The Parasite project is a multidisciplinary research project of Wageningen University, Africa Rice Center (AfricaRice) and the National Agricultural Research Institutes of Benin, Côte d'Ivoire and Tanzania. The objective of the project is to support rice farmers and agricultural organisations in these countries in exploring solutions to deal with parasitic weeds in smallholder rice farming.

Rice is an increasing important component for Africas future food security. Rainfed rice in sub-Saharan Africa (SSA) is often severely affected by parasitic weeds. Affected areas accommodate some of the worlds poorest farmers and are reported to increase. Parasitic weeds are characterized by their invasive nature due to their ability to adapt to changing conditions (e.g. climate change).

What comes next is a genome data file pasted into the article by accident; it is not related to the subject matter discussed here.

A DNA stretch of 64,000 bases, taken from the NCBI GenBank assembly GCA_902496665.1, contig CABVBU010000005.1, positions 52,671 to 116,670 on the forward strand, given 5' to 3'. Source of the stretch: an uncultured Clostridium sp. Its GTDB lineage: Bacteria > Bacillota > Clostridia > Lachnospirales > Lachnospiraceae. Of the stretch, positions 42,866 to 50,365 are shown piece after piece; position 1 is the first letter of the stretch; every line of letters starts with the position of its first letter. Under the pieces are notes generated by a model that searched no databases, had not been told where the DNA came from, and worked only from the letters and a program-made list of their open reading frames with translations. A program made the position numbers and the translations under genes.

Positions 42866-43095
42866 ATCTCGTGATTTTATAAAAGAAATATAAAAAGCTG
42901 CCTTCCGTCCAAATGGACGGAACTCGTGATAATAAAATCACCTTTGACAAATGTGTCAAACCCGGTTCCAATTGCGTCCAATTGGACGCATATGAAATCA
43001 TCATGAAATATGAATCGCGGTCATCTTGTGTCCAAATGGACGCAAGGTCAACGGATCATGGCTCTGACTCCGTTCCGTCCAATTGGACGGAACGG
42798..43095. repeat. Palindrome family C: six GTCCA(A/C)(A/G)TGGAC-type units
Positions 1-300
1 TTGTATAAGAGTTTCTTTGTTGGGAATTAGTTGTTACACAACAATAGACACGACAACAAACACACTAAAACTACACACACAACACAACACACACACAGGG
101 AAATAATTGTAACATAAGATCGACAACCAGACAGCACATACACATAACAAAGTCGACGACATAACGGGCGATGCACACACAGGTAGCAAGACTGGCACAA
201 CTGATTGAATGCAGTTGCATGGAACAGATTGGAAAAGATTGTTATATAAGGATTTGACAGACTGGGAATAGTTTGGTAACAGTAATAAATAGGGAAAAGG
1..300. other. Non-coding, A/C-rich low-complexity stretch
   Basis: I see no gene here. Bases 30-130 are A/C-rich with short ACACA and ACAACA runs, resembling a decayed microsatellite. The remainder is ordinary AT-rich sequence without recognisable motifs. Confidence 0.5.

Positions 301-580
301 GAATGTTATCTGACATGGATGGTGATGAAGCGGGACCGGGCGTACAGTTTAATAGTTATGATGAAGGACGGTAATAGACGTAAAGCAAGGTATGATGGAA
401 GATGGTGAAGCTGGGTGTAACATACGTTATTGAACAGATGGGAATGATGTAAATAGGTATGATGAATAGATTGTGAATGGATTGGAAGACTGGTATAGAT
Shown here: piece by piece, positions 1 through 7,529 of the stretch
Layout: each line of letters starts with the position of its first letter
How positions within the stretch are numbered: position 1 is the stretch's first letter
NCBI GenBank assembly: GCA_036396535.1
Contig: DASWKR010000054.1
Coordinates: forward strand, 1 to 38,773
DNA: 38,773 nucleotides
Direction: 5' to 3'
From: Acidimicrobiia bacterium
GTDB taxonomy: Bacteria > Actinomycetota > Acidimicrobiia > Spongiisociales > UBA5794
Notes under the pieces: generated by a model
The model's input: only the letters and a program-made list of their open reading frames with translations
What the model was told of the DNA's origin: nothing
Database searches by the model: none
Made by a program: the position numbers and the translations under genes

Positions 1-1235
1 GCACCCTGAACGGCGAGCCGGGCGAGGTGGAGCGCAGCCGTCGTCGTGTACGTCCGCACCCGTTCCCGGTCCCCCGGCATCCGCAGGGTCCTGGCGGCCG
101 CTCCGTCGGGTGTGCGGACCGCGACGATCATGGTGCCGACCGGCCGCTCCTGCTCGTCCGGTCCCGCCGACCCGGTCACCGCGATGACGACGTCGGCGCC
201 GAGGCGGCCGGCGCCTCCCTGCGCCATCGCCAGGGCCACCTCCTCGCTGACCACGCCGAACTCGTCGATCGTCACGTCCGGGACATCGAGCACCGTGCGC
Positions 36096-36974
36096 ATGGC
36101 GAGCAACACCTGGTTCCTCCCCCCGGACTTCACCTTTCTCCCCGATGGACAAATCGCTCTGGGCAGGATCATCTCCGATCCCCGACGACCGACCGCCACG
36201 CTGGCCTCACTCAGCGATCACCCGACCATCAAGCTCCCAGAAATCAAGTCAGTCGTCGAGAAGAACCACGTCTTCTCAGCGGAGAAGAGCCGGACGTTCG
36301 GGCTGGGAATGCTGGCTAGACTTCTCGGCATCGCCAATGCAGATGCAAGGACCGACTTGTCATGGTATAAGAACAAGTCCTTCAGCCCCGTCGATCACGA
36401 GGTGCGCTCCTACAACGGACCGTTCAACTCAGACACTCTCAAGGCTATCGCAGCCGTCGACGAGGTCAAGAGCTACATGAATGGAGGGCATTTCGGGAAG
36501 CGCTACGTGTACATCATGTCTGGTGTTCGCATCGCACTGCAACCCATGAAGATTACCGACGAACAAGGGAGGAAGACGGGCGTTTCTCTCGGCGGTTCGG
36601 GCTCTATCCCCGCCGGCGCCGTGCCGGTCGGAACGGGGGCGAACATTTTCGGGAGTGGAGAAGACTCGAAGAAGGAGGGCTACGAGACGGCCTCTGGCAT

The program consists of 3 PhD-projects and a postdoctoral research project. It expects to deliver control and prevention strategies against parasitic weeds, and institutional innovations for organizations involved in crop protection to reduce the socio-economic impacts of any future pest outbreak. As parasitic weeds are typical production constraints of subsistence rice production systems, targeting them through an integrated program is likely to contribute to poverty alleviation and food security.